He was picked by Gen. Eisenhower to be the first public relations director for Supreme Headquarters Allied Powers in Europe, known as SHAPE. One of his duties was to arrange for press conferences for Gen. Eisenhower, who was besieged by newspaper, magazine and wire service correspondents from around the world.

Gen. Lanham, who was at ease in French as well as English, reportedly handled the press representatives with tact and aplomb. He also reportedly often filled them with martinis.

In January 1953 Gen. Lanham was reassigned to Germany to take command of the famous 1st Infantry Division. He remained there for a year and a half. His last assignment before retiring at the end of 1954 was deputy commandant, Army, of the Armed Forces Staff College in Norfolk, Va.

The numerous decorations he had received during his military service included the Distinguished Service Award, the Silver Star with Oak Leaf Cluster, the Legion of Merit, the Bronze Star with Oak Leaf Cluster, the French Legion of Honor. The French Croix de Guerre and the Belgian Croix de Guerre.

While he often talked descriptively of hism any millitary esperiences, Gen. Lanham loved to tell stories about his relationship with Hemingway.

He recalled that Hemingway was a war correspondent for the old Collier's magazine and joined the 4th Infantry Division on the third day of the Normandy breakthough. Hemingway attached himself to Lanham's 22nd regiment and stuck with it through the Battle of the Bugle. The two kept in touch over the years and miles by letters.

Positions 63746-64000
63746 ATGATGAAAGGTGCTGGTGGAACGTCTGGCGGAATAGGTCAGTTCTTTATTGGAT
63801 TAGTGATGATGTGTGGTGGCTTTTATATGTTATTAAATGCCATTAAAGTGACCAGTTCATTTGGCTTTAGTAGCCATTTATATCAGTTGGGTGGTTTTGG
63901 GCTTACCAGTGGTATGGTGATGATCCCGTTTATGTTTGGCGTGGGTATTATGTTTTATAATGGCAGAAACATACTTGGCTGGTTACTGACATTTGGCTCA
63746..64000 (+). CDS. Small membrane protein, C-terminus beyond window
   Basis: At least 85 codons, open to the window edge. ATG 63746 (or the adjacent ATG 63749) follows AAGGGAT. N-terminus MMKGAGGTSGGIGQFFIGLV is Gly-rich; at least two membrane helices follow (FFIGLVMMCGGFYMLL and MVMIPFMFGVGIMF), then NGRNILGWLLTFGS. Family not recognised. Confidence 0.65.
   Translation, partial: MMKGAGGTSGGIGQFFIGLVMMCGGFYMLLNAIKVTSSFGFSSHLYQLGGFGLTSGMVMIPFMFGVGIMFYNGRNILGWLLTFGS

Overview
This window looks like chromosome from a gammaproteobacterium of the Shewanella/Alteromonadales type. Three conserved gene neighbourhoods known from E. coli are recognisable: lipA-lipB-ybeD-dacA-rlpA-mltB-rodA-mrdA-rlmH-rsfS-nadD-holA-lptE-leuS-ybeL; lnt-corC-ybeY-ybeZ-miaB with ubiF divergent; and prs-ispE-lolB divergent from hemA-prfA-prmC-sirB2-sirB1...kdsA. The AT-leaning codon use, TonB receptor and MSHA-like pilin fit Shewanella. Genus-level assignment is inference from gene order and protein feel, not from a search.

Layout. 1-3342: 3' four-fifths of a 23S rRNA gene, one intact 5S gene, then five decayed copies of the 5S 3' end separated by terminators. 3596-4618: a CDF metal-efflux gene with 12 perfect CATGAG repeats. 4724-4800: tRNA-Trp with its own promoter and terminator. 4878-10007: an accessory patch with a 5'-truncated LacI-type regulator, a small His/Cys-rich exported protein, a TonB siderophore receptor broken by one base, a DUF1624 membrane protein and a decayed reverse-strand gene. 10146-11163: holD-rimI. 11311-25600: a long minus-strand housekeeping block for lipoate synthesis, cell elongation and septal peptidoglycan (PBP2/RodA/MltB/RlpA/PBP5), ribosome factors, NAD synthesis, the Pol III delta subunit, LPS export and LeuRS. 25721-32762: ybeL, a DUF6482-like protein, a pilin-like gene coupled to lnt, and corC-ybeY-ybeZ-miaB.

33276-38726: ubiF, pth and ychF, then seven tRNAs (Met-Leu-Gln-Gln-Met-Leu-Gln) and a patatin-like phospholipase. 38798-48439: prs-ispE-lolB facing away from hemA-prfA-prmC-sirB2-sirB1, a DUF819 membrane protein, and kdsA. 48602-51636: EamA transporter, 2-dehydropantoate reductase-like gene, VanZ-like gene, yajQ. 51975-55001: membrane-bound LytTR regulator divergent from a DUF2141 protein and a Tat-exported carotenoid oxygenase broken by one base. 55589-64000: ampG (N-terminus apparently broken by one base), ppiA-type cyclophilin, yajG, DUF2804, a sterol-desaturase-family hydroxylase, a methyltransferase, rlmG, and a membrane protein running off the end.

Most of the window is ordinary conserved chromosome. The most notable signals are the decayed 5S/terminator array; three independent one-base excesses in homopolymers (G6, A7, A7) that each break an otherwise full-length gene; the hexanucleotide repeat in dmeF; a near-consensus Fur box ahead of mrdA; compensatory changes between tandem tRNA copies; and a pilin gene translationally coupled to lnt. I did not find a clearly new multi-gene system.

"We wrote freely because we could trust each other. Old Hemingstein (Gen. Lanham's name for Hemingway) couldn't say 'hello' to anyone without someone going out and writing an article about him. He knew I wouldn't," Gen. Lanham once explained.

The correspondence between the two was called the 'longest', fullest and most informative sequence of Hemingway's letters to come to light," by Carlos Baker, a Princeton University professor, who is Hemingway's authorized biographer.

Gen. Lanham had collaborated with Baker, author of "Ernest Hemingway - A Life Story," and also had presented nearly 150 letters he had received from Hemingway to the Princeton University Library.

Although Hemingway had insisted that he did not want to be the subject of a biography, Gen. Lanham said once that he wasn't worried about aiding Baker.

"I know goddam well what he (Hemingway) wanted," he said. "He wouldn't have liked the Baker book, though, because it's got all the warts in it."

Gen. Lanham also said he was told by Mary Hemingway, the author's widow, that on the afternoon before her husband shot himself to death in July,1961 he read the last letter he had received from his friend, Gen. Lanham.

The general frequently had been approached by publishes to write a book about some of the famous persons he had known - Eisenhower, Bradley, Marshall, Truman, Hemingway. He turned them down.

"I made it perfectly clear," he once said, "that I would never betray a confidential relationship."

In his poetry, Gen. Lanham death with many subjects, including the military. He wrote a five-stanza "Pocket Poems for A Soldier" and another he called "West Point." His poetry included Epitaph," in which he wrote: "Say only this of me when I am dead:

'He saw proud eagles storming down the sky;

'He heard the bracken break where beauty fled;

'and, wingless, strove to fly.'"

After he retired from military service, Gen. Lanham became vice president for government relations of the Xerox Corp. He retired for a second time in 1970 but remained with the firm as consultant until 1972.

He is survived by his wife, Jane Gay Lanham, of the home, and a daughter, Shirley L. McCrary, of Birmingham, Ala.

The family suggests that expressions of sympathy be in the formof contributions to the Fellowship Assistance Fund of Army Distaff Hall or the American Cancer Society.